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Road test: Orbea Starship Carbon Euskaltel 03 Team
More than a race replica
Spanish bike manufacturer Orbea is one of the fastest-rising names in the world of high-end bikes. Its sponsorship of the Euskaltel-Euskadi team has taken the Basque builder from 'Who?' to 'Wow!' in a few short years. Kerry Moroz takes the bike Orbea supplies to Euskaltel for a spin.
The Orbea Euskatel 03 Team has no trouble raising an eyebrow on members of even the most hardened scratch bunch. For these guys lightweight race bikes are a way of life and race replicas are scattered throughout the peloton.
But the Orbea goes one further. It's not a wannabe knock-off paint replica or something loosely based on what the current pro team are riding. It is the Team Euskatel bike. As you see it is as they race it.
And not just Euskaltel-Euskadi. Perhaps realising that pro bums on your seats brings credibility and useful feedback from riders who really clock up the miles, Orbea has expanded its sponsorship this year to include Portugal's Milaneza - MSS team, Poland's CCC - Polsat, Jelly Belly in the USA, Germany's WINfix - techem and the Japanese Orbea - Etxe Ondo team.
To say that the paint is striking is an understatement. Its effect is almost magnetic, drawing cyclists and non-cyclists alike to view the vivid color scheme and immaculate finish. And it deserves the attention; there are no scruffy stickers hastily applied to cheap two tone paint here. All of the intricate multi-color fades and team logos are part of the paint work.
This effect is created using multiple layers of deep metallic paint sprayed on one by one. The paint scheme is further highlighted by the intense black carbon stays and forks, and crowned by the gleaming Ksyrium SL wheels.
You'd expect it to be light, and it is. At 6.8kg (without pedals), it's light but not silly light to the point that you have to consider the type of roads you feel safe competing on.
Beyond the paint
The 03 Team is available in both compact and traditional versions - our test bike has the conservative lines of a horizontal top tube, a bit of a contrast with the extrovert colour scheme, but somehow it all works - to these eyes at least.
Constructed from the new Columbus Starship tube set, the Euskaltel 03 Team makes use of some of the latest aluminum alloy and carbon bonding technology. The Starship 6000 series tubes feature careful shaping to increase frame stiffness and ultra-thin walls - as little as 0.6mm in places.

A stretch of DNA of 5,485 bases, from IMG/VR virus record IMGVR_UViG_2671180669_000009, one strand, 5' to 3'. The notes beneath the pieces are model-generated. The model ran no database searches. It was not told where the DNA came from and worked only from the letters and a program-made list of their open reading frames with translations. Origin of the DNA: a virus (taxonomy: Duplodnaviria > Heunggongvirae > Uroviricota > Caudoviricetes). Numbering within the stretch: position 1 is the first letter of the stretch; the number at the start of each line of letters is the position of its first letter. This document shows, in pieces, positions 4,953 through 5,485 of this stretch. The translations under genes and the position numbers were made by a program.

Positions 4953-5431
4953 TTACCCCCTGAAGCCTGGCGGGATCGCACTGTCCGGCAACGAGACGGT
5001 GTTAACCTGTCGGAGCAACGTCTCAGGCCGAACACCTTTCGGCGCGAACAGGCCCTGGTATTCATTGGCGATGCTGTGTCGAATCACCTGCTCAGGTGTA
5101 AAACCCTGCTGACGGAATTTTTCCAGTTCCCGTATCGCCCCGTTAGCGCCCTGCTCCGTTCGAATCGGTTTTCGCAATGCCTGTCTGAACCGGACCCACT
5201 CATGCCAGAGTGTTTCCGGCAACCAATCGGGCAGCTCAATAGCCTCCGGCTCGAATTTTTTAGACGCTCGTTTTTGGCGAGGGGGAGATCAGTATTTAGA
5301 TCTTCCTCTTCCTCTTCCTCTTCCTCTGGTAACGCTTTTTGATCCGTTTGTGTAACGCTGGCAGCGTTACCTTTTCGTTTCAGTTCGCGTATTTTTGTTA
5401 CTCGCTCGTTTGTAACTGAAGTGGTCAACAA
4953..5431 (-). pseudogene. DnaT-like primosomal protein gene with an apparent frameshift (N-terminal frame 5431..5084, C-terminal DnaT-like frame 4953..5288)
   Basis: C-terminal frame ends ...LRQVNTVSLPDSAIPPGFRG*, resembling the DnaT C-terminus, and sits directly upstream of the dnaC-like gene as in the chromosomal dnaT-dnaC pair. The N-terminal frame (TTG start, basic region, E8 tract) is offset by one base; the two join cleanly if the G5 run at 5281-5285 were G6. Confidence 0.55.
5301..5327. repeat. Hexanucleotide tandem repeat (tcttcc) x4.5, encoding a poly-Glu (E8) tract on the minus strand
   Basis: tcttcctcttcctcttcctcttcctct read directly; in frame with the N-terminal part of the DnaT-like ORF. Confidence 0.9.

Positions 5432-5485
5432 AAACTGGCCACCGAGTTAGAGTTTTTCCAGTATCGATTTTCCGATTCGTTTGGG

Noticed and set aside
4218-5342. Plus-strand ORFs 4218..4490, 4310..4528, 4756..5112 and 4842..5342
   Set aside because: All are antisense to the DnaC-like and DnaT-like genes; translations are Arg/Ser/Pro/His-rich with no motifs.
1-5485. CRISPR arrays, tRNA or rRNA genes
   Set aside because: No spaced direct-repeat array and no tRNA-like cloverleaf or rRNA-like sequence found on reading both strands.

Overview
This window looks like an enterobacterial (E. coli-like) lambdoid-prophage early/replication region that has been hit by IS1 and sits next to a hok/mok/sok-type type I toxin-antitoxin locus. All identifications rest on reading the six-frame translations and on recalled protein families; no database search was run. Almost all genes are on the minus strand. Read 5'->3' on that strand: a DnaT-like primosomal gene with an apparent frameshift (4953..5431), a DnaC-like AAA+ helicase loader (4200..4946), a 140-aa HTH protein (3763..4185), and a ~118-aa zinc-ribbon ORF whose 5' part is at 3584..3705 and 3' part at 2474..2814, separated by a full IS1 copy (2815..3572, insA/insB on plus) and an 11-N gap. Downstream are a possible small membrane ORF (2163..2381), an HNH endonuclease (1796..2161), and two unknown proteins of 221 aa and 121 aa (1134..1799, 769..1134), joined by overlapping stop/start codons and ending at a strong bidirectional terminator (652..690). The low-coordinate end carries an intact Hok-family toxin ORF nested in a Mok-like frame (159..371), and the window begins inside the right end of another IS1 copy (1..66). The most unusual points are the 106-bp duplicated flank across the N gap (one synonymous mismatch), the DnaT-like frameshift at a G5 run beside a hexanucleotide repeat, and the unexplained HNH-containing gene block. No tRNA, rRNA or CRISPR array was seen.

Orbea hasn't smooth filed or filled the welds but instead left on display the obviously more-than-competent skills of the craftsman who wielded the torch. The TIG welding is tidy with clean with uniform beading on all joins.
At the end of the Zeus Aerodynamic Carbon Composite System rear triangle Orbea has included a replaceable rear derailleur hanger. Orbea expects this bike to be raced in all conditions and this feature helps with repair after the inevitable criterium pileup.
There is some debate between builders about the stiffness of replaceable hanger mounts but I found that there was no noticeable slop or flex when shifting. Many other manufacturers have opted to stay with the traditional solid tip, but the simple task of aligning a replaceable tip is nothing when compared to the saga of fitting a new dropout to a bonded carbon stay, a job that usually involves a length return to the factory.
Careful selection of components continues the lightweight theme while maintaining bike integrity and rider comfort. Standard fitment included Shimano's Dura-Ace group, Mavic's Ksyrium SL wheel set and choice product picks from component manufacturers including Selcof, ITM and Selle Bassano.
Shimano Dura-Ace and Mavic Ksyriums are common on pro bikes and many other high end machines, and for good reason. The component group is designed not only to win races but to remain intact throughout the season, while the Ksyriums have proven generally reliable.
Orbea could have gotten silly with the gram scale. There are lighter wheels, ultra light carbon bars and a myriad of feather-light parts available, but pushing the scales down toward the legal limit - or even past it - was not the goal.
Many manufacturers have been tempted down this road, but you can't win a race when your bike collapses 10km from the finish and for most racers there isn't a bottomless spares van at the end of a race.
I thought the component choice was a good compromise between weight, strength and price.
Putting it all together
The Orbea didn't really surprise me; it was all had expected a team bike to be.
The Dura-Ace gears shifted flawlessly, with crisp, silent and dependable changes. Shifting between rings under load posed no problem and the levers felt comfortable and firm.
The fact that this bike was fitted with Dura ace rather than a Campagnolo ensemble was the only complaint that some onlookers had. On my first outing with this bike, the word 'sacrilege' was muttered more than once on the way to the race sign in. Sure, Campagnolo Record is nice and even a tad lighter than Shimano's flagship group, but personally, I can't go past the reliability and value for money that is Dura-Ace.
The Selle Bassano Boxter saddle may also not be as light as some of the minimalist models currently used to cut weight from many ultralight bikes but it also doesn't cut the rider in half in the process. I was curious as to how comfortable the Boxter saddle as you don't see very many of then around. Bassano's spec on production bikes and aftermarket sales are dwarfed by those of equivalent Selle Italia and San Marco models. The verdict: this is a comfortable and high quality seat to rival any of the big guns in the saddle industry.
The 41cm ITM bars were a bit narrower than I'm currently riding and I found this a little unnerving to start with. This also seems like an odd spec - 41cm is on the skinny side for a bike that will fit riders in the 6ft/180cm range.